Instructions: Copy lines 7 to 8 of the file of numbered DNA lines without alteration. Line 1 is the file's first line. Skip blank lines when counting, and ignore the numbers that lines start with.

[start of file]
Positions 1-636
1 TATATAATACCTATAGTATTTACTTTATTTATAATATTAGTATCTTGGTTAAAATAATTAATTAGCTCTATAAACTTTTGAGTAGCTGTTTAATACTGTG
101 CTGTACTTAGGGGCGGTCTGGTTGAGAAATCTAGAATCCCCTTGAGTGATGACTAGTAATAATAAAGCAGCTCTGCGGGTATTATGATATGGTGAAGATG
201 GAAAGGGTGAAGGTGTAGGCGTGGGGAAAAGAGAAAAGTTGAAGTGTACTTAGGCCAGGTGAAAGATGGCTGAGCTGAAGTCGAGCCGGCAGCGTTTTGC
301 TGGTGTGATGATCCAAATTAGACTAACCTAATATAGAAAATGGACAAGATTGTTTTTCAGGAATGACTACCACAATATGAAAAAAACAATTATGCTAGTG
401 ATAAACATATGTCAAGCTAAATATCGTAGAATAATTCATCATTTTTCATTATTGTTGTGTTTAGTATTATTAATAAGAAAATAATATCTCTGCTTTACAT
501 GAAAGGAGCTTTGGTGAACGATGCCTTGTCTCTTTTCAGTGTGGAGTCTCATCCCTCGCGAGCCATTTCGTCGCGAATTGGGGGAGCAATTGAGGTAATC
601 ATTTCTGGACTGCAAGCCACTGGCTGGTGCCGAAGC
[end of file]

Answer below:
501 GAAAGGAGCTTTGGTGAACGATGCCTTGTCTCTTTTCAGTGTGGAGTCTCATCCCTCGCGAGCCATTTCGTCGCGAATTGGGGGAGCAATTGAGGTAATC
601 ATTTCTGGACTGCAAGCCACTGGCTGGTGCCGAAGC